To Combat 2020’s Unpredictability, Campbell’s Offers ‘Dinner Insurance’ This Thanksgiving

Food companies are looking for creative ways to celebrate an unusual holiday season

Images of Thanksgiving dinner
Campbell’s plans to deliver replacement meals to New York City residents in Manhattan who mess up their Thanksgiving side dish. Campbell's

As Americans prepare to celebrate Thanksgiving, CPG manufacturers are not only capitalizing on the heightened interest in their products, but also a holiday season that will consist of smaller gatherings with more first-time cooks.

Campbell Soup Company is offering hosts some peace of mind with Dinner Insurance, a pledge to deliver a fresh replacement to New York City residents living in Manhattan who mess up any side dish on Thanksgiving Day between noon and 5 p.m. ET.

Dinner Insurance’s aim is also to calm nerves during an uncertain holiday season: Internal survey results from Campbell’s show that 66% of rookie chefs are worried about failing completely.

“Our goal with Dinner Insurance is to remind everyone that even in the toughest of times, Campbell’s is here to make holidays easier and more delicious with our no-fail classic side recipes,” Linda Lee, CMO of Campbell’s meals and beverages segment, said in a statement.

In conjunction with the offering, the company is rolling out a webpage that features four popular recipes for Thanksgiving side dishes across Campbell’s portfolio of brands that are easy enough for beginners to master: Campbell’s iconic green bean casserole, Swanson mashed potatoes and Pepperidge Farm savory stuffing and holiday brie en croute. 

The idea grew from trying to help people and add value when “everything and anything is unpredictable,” Lee said. It’s also motivation for consumers to reach for Campbell’s when preparing their holiday menus—particularly for first-time cooks who don’t have their go-to ingredients yet.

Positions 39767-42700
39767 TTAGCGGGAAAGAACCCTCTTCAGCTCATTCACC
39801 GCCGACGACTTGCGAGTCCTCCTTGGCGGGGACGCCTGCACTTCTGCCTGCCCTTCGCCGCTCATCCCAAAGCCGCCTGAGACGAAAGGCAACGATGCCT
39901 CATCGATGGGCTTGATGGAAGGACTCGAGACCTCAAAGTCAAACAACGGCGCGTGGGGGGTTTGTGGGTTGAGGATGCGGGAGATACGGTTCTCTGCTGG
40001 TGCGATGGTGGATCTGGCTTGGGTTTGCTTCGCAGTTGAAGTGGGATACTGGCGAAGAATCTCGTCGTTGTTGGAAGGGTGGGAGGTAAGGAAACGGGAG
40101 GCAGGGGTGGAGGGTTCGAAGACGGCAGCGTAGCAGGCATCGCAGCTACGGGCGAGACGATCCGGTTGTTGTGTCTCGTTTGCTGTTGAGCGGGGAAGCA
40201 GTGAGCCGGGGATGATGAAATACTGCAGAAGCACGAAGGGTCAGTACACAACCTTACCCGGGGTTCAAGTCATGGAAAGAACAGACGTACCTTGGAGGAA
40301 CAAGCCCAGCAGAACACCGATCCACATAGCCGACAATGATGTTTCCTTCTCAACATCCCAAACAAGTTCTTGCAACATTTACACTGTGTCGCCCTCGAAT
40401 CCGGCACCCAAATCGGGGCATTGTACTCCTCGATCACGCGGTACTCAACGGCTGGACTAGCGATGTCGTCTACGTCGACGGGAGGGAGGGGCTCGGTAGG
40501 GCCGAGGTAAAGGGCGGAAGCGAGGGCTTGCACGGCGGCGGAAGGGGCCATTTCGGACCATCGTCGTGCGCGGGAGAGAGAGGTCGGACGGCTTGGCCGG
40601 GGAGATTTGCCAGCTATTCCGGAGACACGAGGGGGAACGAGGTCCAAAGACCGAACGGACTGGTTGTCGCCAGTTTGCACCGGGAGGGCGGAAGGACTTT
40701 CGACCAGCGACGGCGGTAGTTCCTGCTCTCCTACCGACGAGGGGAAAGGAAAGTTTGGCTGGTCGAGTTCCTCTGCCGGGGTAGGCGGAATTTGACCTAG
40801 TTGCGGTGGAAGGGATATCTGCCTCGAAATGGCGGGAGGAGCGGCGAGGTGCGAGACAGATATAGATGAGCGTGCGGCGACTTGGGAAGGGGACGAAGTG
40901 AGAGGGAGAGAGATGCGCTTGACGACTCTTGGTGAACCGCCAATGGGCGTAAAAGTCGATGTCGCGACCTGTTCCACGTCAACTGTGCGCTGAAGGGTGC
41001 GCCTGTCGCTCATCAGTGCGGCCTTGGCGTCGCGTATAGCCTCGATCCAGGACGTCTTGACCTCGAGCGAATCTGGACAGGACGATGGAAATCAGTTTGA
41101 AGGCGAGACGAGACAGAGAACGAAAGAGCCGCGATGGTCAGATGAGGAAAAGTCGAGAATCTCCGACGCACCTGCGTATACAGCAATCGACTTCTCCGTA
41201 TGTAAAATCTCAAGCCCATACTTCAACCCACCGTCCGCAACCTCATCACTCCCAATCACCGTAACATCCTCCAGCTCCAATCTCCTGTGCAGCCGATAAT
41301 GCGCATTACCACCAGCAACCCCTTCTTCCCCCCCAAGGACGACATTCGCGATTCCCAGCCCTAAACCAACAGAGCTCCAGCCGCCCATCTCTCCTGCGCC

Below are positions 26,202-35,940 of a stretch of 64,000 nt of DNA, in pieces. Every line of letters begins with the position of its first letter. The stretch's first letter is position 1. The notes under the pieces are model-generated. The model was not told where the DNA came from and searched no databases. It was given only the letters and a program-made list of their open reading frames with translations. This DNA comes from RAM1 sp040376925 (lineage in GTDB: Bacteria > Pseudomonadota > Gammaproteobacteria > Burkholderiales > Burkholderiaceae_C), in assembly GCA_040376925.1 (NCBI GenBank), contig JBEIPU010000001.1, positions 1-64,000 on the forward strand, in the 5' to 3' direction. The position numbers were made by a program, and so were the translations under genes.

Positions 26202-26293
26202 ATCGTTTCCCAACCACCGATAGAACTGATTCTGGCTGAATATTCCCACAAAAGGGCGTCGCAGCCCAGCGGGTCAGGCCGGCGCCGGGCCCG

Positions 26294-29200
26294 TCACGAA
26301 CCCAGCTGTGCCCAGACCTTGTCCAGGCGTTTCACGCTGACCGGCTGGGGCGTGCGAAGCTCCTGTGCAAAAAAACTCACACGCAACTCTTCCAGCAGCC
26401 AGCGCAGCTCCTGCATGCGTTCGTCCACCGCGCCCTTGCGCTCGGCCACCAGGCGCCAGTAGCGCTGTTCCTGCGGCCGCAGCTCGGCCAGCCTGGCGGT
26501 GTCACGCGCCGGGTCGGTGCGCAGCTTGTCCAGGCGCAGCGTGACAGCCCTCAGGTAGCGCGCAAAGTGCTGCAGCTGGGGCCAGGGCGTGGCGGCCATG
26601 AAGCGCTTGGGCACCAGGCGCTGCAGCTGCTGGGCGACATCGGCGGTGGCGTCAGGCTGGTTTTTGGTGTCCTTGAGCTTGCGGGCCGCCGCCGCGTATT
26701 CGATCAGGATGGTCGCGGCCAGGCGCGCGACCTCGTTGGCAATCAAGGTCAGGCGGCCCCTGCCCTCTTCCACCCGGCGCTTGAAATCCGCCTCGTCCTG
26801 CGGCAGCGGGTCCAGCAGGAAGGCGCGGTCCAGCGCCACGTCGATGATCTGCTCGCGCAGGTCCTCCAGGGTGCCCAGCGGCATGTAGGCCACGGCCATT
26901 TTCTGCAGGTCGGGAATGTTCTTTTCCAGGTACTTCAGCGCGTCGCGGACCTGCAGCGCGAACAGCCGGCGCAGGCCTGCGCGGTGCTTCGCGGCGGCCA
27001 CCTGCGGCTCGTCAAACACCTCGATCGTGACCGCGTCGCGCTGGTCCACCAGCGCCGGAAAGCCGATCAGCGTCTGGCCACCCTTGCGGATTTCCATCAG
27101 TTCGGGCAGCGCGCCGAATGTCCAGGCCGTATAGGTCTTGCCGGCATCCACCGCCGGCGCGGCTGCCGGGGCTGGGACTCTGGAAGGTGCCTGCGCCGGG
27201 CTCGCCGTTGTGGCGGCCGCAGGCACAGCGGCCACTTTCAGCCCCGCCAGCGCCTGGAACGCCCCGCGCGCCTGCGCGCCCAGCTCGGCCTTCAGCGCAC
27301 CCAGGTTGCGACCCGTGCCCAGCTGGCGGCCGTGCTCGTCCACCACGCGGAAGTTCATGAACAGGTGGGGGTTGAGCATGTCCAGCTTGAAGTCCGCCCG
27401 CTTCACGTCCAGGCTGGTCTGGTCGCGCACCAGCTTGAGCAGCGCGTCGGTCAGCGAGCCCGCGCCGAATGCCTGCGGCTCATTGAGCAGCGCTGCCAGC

That focus on luring in first-time cooks is precisely why Campbell’s chose Manhattan for its giveaway hub. Additional research indicates that around one in three of the borough’s inhabitants are going to be newbie holiday hosts this year, higher than the national average of one in five. Data from the Consumer Brands Association, a trade group, shows that 68% of Americans plan to spend this Thanksgiving at home or at the home of a nearby friend or family member.

“We’re going to have 100 sides available on Thanksgiving Day, so hopefully that’s more than enough,” Lee said. She also noted that Campbell’s plans to donate all unclaimed dishes to prevent any food waste.

Campbell’s is jumping on a major pandemic trend within the CPG space. Food and beverage companies such as PepsiCo and McCormick & Company have been busy creating recipes and cooking content for people looking for some creative inspiration at home.

“By publishing recipes featuring their products, manufacturers show consumers new ways to use their products that can drive incremental sales by driving incremental usage patterns,” Darren Seifer, food and beverage analyst at the NPD Group, said.

It’s also a way to capture new consumers long after the holiday ends. Lee said that the increase in cooking has a good chance to stick around in a post-pandemic world because of the rewards it offers.

“We’ve heard from our consumers this real appreciation of having the family around that table and valuing that moment, and how a home-cooked meal really is that center,” she said.

In May, a PricewaterhouseCoopers survey found that 69% of U.S. adults who’ve dedicated more time to cooking since the outbreak say the activity has improved their quality of life.

Multiple food companies are looking for innovative ways to celebrate the unusual holiday season. Kraft Heinz’s stuffing brand Stove Top is selling a limited-edition line of inexpensive formalwear, which includes cufflinks, a shawl and a dinner jacket, to encourage people to ditch the months-old shelter-in-place sweatpants on Thanksgiving. Poultry producer Perdue has made two types of turkey nuggets that the company calls ThanksNuggets: a turkey-shaped light-meat version that tastes like sweet potato and a drumstick-shaped dark-meat offering containing hints of stuff and cranberry sauce.


@hiebertpaul paul.hiebert@adweek.com Paul Hiebert is a CPG reporter at Adweek, where he focuses on data-driven stories that help illustrate changes in consumer behavior and sentiment.
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